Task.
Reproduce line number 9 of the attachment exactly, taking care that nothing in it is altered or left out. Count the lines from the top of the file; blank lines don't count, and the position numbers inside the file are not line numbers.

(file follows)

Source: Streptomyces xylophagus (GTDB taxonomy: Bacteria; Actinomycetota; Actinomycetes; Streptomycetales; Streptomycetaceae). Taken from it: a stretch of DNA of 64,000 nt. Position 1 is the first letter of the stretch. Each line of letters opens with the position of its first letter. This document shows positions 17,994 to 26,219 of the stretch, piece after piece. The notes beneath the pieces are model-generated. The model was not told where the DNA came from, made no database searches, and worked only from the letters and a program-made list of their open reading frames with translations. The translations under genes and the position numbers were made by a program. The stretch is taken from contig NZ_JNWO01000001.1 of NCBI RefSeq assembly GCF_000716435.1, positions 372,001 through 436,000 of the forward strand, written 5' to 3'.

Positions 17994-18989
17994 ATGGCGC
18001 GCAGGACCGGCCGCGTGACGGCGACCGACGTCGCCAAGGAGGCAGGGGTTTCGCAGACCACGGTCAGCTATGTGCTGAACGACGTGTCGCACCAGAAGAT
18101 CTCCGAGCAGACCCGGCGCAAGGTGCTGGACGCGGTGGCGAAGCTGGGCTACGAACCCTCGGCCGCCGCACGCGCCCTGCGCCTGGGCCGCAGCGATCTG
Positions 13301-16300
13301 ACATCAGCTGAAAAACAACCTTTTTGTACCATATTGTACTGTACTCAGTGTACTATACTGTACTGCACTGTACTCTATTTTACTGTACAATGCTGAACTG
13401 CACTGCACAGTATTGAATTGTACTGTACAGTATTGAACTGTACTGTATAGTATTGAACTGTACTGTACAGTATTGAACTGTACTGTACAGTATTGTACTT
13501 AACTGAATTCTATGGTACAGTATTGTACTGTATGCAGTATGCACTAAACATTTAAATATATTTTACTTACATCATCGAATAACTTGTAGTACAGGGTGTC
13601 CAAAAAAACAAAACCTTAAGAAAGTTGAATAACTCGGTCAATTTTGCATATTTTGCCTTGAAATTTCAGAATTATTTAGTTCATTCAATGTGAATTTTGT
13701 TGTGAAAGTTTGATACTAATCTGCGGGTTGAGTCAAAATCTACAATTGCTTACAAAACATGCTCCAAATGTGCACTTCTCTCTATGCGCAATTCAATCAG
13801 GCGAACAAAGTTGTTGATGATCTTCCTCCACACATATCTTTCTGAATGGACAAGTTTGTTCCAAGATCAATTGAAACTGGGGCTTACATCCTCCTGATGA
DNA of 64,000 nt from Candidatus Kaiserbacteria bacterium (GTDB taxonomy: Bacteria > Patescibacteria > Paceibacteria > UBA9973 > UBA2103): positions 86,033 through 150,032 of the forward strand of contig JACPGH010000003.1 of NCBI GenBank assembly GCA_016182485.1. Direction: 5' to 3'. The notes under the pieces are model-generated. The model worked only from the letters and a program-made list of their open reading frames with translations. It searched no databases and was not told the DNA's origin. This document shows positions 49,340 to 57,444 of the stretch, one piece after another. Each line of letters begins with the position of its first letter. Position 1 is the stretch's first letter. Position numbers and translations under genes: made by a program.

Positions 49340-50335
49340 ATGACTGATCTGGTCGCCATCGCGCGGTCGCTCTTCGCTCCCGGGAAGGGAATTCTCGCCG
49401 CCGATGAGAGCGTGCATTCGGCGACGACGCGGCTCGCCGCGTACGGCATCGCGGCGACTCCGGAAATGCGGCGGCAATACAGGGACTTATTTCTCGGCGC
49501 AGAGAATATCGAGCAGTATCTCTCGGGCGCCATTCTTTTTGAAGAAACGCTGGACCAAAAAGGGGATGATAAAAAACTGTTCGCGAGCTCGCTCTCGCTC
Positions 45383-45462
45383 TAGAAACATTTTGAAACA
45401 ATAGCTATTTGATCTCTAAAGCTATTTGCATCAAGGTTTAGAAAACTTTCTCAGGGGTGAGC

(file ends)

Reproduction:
13501 AACTGAATTCTATGGTACAGTATTGTACTGTATGCAGTATGCACTAAACATTTAAATATATTTTACTTACATCATCGAATAACTTGTAGTACAGGGTGTC